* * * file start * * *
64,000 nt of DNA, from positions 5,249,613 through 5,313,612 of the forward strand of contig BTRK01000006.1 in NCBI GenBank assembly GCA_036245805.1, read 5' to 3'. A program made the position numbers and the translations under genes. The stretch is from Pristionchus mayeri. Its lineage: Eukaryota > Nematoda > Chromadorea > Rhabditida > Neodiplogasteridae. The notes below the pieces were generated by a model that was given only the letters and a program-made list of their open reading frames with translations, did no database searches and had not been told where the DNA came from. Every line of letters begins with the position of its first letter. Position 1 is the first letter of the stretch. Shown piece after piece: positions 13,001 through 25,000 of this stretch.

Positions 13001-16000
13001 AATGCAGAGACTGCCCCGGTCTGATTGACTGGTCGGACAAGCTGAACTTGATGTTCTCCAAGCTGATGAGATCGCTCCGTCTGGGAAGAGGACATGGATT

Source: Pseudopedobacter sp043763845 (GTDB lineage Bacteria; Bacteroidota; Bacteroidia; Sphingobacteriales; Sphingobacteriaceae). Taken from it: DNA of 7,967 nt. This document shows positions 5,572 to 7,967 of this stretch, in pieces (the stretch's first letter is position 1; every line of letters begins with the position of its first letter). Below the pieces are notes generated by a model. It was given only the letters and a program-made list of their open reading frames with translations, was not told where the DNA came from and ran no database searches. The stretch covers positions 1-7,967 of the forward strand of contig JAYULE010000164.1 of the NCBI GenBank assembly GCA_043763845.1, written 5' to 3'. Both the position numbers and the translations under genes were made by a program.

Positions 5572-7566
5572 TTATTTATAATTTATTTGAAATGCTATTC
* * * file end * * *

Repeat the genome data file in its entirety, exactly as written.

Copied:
64,000 nt of DNA, from positions 5,249,613 through 5,313,612 of the forward strand of contig BTRK01000006.1 in NCBI GenBank assembly GCA_036245805.1, read 5' to 3'. A program made the position numbers and the translations under genes. The stretch is from Pristionchus mayeri. Its lineage: Eukaryota > Nematoda > Chromadorea > Rhabditida > Neodiplogasteridae. The notes below the pieces were generated by a model that was given only the letters and a program-made list of their open reading frames with translations, did no database searches and had not been told where the DNA came from. Every line of letters begins with the position of its first letter. Position 1 is the first letter of the stretch. Shown piece after piece: positions 13,001 through 25,000 of this stretch.

Positions 13001-16000
13001 AATGCAGAGACTGCCCCGGTCTGATTGACTGGTCGGACAAGCTGAACTTGATGTTCTCCAAGCTGATGAGATCGCTCCGTCTGGGAAGAGGACATGGATT

Source: Pseudopedobacter sp043763845 (GTDB lineage Bacteria; Bacteroidota; Bacteroidia; Sphingobacteriales; Sphingobacteriaceae). Taken from it: DNA of 7,967 nt. This document shows positions 5,572 to 7,967 of this stretch, in pieces (the stretch's first letter is position 1; every line of letters begins with the position of its first letter). Below the pieces are notes generated by a model. It was given only the letters and a program-made list of their open reading frames with translations, was not told where the DNA came from and ran no database searches. The stretch covers positions 1-7,967 of the forward strand of contig JAYULE010000164.1 of the NCBI GenBank assembly GCA_043763845.1, written 5' to 3'. Both the position numbers and the translations under genes were made by a program.

Positions 5572-7566
5572 TTATTTATAATTTATTTGAAATGCTATTC